The Income Tax Act, 1961 (hereinafter referred as the Act) has been enacted in accordance with Entry 82, List I, Schedule VII of the Constitution of India, 1950. It was enforced on 1 April 1962. Thus, the Act makes the income of an individual constitutionally taxable. There are five heads under which the income of an individual can be taxed by the Central Government under Ss. 14-59, Chapter IV of the Act. These are as follows-
- Income under the Head ‘Salary’ (Ss. 15-17, Part A, Ch-IV of the Act)
- Income under the Head ‘House Property’ (Ss. 22-27, Part C, Ch-IV of the Act)
- Income under the Head ‘Profits & Gains from Business/Profession’ (Ss. 28-44DB, Part D, Ch-IV of the Act)
- Income under the Head ‘Capital Gains’ (Ss. 45-55A, Part E, Ch-IV of the Act)
- Income under the Head ‘Other Sources’ (Ss. 56-59, Part F, Ch-IV of the Act)
Thus, all the sources of incomes have been comprehensively covered under the Income Tax Act, 1961. An interesting aspect to be noted here is that, for income under the head ‘salaries’ a relationship of employer-employee should be established. However, the salaries of the judges of the Supreme Court or High Court is made taxable under the head ‘salaries’, although there’s no employer because Articles 125 & 221 expressly provide about their salaries, as was held in Justice Deoki Nandan Agarwala v Union of India (1999) 237 ITR 872 (SC).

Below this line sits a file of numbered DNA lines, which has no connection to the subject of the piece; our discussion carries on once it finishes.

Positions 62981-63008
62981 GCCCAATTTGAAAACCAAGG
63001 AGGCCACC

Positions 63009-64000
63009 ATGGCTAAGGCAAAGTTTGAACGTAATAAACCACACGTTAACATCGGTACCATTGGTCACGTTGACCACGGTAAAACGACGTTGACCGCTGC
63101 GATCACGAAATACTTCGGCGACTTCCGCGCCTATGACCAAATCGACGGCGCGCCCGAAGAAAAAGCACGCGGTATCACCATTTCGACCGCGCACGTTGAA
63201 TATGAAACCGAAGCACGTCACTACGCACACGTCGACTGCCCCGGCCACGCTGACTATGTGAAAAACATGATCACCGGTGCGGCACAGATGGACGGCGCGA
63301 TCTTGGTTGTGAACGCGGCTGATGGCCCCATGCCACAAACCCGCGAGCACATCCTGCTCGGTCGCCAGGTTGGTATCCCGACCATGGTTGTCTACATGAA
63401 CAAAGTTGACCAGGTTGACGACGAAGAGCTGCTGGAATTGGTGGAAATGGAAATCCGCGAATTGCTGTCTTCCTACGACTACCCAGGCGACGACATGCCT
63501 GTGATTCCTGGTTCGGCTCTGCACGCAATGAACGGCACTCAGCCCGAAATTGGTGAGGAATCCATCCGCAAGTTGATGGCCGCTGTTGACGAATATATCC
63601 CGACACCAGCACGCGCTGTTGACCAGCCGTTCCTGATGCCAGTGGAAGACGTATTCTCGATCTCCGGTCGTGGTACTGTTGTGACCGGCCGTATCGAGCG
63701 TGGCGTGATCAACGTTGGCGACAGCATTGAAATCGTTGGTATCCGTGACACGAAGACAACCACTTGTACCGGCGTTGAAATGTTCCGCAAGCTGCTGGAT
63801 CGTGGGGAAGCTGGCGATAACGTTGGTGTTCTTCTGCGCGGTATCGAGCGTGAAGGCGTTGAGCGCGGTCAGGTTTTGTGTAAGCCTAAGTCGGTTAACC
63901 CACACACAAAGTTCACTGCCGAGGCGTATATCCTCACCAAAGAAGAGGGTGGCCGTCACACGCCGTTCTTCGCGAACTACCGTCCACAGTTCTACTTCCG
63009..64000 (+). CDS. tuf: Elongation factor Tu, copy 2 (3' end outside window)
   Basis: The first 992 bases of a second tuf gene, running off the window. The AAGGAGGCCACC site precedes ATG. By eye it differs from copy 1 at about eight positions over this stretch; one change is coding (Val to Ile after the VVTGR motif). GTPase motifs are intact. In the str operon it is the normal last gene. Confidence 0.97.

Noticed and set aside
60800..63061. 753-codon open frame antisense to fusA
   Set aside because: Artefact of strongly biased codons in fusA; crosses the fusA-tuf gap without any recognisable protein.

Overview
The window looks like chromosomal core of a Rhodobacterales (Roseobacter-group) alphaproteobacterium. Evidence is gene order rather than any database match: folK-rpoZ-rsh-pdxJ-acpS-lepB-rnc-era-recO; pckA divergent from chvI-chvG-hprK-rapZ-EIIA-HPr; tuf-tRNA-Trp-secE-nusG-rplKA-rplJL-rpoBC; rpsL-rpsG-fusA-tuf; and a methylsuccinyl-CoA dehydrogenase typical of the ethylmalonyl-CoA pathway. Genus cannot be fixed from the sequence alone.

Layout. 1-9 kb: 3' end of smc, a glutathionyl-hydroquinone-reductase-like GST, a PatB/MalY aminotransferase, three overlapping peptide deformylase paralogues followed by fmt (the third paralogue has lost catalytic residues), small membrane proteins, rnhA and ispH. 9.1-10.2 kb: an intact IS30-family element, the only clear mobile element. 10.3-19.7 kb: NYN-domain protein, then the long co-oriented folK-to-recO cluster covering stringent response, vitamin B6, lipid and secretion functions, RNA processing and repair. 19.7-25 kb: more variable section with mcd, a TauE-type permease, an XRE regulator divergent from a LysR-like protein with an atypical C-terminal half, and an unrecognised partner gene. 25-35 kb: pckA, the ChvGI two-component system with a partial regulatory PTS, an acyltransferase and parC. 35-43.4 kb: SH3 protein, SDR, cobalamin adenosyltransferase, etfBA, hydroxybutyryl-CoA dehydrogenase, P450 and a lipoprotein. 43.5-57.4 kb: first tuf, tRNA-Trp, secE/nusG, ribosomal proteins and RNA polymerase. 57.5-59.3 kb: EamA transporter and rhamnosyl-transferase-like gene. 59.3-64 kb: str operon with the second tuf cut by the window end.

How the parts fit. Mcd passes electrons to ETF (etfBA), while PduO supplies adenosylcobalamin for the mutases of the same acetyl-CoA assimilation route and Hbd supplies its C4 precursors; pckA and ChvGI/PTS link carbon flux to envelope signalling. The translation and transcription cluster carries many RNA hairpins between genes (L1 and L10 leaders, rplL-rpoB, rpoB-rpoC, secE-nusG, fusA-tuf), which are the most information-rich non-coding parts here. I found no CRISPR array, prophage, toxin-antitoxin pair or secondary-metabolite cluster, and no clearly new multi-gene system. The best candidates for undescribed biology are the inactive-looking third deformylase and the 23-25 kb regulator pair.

Author: Kritika, Third Year Law Student, Army Institute of Law, Mohali
Yet another Lawyer who happens to indulge in the gratification of learning and expressing the Language of Law. Yet another Lawyer who is trying to be better than yesterday.